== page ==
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Kant's Humorous Writings

An Illustrated Guide

Noel Carroll Robert R. Clewis (Gwynedd Mercy University, USA)



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Bloomsbury Academic
12 November 2020
While Kant is commonly regarded as one of the most austere philosophers of all time, this book provides quite a different perspective of the founder of transcendental philosophy. Kant is often thought of as being boring, methodical, and humorless. Yet the thirty jokes and anecdotes collected and illustrated here for the first time reveal a man and a thinker who was deeply interested in how humor and laughter shape how we think, feel, and communicate with fellow human beings.

In addition to a foreword on Kant's theory of humor by Noel Carroll as well as Clewis's informative chapters, Kant's Humorous Writings contains new translations of Kant's jokes, quips, and anecdotes. Each of the thirty excerpts is illustrated and supplemented by historical commentaries which explain their significance.
Foreword by:  
Imprint:   Bloomsbury Academic
Country of Publication:   United Kingdom
Dimensions:   Height: 216mm,  Width: 138mm,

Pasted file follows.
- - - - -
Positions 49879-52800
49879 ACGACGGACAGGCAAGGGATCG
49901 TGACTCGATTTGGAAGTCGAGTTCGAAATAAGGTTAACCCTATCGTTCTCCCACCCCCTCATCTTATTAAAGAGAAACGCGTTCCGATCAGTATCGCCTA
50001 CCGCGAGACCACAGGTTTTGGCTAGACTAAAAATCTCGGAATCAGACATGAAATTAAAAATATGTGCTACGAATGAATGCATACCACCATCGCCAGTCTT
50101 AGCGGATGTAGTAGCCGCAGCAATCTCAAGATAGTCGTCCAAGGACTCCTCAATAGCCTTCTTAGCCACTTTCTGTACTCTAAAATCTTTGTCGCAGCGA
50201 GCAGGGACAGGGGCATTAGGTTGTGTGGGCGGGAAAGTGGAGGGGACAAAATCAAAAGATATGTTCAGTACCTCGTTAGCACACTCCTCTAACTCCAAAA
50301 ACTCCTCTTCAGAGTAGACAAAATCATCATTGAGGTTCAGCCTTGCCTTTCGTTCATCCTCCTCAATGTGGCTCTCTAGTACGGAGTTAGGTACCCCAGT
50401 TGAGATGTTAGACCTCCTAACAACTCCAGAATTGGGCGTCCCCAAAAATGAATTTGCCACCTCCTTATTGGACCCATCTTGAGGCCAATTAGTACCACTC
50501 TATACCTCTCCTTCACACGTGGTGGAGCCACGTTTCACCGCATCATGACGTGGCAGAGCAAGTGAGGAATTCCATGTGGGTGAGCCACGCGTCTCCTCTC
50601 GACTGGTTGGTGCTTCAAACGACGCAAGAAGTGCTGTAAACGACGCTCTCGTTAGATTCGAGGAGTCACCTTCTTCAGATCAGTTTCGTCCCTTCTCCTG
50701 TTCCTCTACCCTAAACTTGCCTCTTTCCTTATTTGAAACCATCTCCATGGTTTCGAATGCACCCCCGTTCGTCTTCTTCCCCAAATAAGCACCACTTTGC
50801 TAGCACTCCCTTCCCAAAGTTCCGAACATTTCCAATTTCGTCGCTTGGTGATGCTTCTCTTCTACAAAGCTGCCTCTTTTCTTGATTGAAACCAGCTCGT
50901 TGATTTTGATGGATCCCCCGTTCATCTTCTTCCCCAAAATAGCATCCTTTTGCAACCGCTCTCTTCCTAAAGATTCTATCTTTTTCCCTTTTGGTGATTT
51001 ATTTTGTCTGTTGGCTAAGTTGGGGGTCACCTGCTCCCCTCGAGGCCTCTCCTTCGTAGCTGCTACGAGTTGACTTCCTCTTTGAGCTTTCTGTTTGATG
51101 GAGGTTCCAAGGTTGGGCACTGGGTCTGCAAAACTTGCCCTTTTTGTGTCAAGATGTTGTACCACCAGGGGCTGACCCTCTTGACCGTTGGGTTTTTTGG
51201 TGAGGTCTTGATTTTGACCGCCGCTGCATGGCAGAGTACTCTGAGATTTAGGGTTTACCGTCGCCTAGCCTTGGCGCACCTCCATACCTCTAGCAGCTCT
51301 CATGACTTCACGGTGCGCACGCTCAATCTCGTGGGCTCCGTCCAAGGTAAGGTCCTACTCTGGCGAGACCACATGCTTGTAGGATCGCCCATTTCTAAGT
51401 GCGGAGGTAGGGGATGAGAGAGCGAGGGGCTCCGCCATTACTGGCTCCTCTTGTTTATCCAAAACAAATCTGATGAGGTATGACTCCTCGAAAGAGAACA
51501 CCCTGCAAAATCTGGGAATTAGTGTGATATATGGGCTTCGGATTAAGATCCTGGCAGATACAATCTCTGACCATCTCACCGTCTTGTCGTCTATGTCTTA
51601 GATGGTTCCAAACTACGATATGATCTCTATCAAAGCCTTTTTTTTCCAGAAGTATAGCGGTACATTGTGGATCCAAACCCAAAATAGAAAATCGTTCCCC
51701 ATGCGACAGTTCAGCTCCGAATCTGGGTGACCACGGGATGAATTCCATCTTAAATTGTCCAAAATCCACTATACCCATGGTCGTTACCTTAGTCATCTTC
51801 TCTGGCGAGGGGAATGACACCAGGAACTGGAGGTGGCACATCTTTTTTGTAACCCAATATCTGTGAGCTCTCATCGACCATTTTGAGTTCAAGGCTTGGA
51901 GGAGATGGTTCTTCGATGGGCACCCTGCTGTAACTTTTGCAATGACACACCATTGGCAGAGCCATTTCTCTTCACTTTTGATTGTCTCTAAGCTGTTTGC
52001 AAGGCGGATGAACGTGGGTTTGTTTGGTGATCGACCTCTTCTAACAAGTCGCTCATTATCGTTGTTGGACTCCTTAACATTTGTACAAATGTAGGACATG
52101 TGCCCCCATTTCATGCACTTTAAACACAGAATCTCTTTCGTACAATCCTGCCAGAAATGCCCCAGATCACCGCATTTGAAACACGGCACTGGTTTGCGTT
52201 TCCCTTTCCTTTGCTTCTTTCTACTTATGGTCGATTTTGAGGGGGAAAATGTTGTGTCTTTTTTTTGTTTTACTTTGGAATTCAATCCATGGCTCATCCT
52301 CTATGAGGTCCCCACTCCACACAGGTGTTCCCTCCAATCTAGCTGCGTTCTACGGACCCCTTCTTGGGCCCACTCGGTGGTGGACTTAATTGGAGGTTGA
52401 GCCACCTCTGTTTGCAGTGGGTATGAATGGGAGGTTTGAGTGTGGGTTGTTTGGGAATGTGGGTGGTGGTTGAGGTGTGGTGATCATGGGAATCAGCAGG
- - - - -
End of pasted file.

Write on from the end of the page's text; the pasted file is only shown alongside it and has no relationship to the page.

Weight:   360g
ISBN:   9781350112797
ISBN 10:   1350112798
Pages:   280
Publication Date:  
Audience:   College/higher education ,  Primary
Format:   Paperback
Publisher's Status:   Active

Immanuel Kant was a German philosopher and is widely recognised one of the most important thinkers in the history of philosophy. Robert Clewis is author of The Kantian Sublime and the Revelation of Freedom (2009), a translator in Kant's Lectures on Anthropology (2012), and editor of Reading Kant's Lectures (2015). He is also the editor of The Sublime Reader (Bloomsbury, 2018). He teaches philosophy and is Director of the Honors Program at Gwynedd Mercy University, USA and is an Alexander von Humboldt Fellow. Noel Carroll is distinguished Professor of Philosophy, CUNY graduate Center, USA. He is author of more than a hundred articles and books on philosophies of film, art and humour.

Reviews for Kant's Humorous Writings: An Illustrated Guide

For many readers, 'Kant' and 'humor' are two words that do not belong together in the same sentence. But in his detailed and engaging study, Robert Clewis gives the lie to this popular prejudice. The sage of Koenigsberg was both a fairly serious theorist of humor as well as a teacher who often sought to enliven his lectures with a good joke or two. * Robert B. Louden, Distinguished Professor and Professor of Philosophy, University of Southern Maine, USA *

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